- Throttle Braking Throttle braking as described here is not a technique real world drivers would use. Apart from the physical difficulty in controlling both throttle and brake with one foot, it would be driving the car in a way in which it was not designed for, and probably cause overheating, especially of the brakes. Although use of the throttle and brake does occur, it’s for short periods during transition from brake to throttle when cornering.
- Trail Braking This can be done and is recommended by Skip Barber.
- Blipping, Heel and Toe Since you cannot use throttle braking to stabilise the car, and because you want to be nice to the transmission and not lock the rears, real world drivers often use heel and toe and blipping and this is what the Skip Barber Racing School teaches.
Myths – the True or False section
You have to left foot brake to be fast
False. Derek Potrykus is a fast driver who does not left foot brake.
It’s easier to be fast if you left foot brake
Probably true for most people.
Bouncing off the limiter loses lots of time
True. As of S1/2013, shifting off the limiter is slower and unreliable.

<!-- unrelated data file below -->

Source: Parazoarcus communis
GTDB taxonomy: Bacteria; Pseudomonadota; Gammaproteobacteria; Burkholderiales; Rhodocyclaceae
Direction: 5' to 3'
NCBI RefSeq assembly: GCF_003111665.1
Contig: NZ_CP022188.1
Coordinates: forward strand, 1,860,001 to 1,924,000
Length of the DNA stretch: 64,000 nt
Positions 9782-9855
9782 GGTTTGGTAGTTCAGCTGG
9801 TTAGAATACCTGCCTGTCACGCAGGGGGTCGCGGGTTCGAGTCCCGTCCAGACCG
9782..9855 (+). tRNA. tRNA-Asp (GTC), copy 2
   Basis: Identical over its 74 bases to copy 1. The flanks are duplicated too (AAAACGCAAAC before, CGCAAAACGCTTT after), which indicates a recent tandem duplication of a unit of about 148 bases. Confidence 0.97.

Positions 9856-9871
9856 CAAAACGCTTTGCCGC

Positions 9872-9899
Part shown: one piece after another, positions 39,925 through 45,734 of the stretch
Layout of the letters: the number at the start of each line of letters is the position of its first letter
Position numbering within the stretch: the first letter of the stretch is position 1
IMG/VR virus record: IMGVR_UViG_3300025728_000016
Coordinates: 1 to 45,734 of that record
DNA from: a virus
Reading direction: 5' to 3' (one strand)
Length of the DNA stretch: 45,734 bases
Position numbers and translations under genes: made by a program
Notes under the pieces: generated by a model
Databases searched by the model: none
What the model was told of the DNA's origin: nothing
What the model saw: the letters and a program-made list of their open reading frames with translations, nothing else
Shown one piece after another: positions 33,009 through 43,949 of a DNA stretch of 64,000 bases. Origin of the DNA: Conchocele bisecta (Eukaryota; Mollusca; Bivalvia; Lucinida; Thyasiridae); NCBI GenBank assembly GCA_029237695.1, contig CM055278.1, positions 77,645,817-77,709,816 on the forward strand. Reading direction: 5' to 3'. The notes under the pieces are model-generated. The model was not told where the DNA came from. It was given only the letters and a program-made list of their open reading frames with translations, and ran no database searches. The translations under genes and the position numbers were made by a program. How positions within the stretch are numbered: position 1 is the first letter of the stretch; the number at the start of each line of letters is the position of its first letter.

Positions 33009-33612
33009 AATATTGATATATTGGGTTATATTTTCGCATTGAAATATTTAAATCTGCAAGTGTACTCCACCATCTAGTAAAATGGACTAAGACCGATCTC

You can tell a driver is using an upshift macro on a youtube video
False. You can, however, tell if they are bouncing off the limiter or lift-shifting. There is an outside chance you could tell if they were using a clutch pedal instead of a button clutch, but you cannot differentiate between a button clutch and an upshift macro.
Faster gear changes mean lower lap times
Partially true. The speed at which you change down approaching a corner will not improve your lap times, provided you can change into the gear you need to exit the corner within the braking zone. However fast upshifts are important, as any time you are not fully on the gas the car is not accelerating as quickly as it could be, thus making you slower.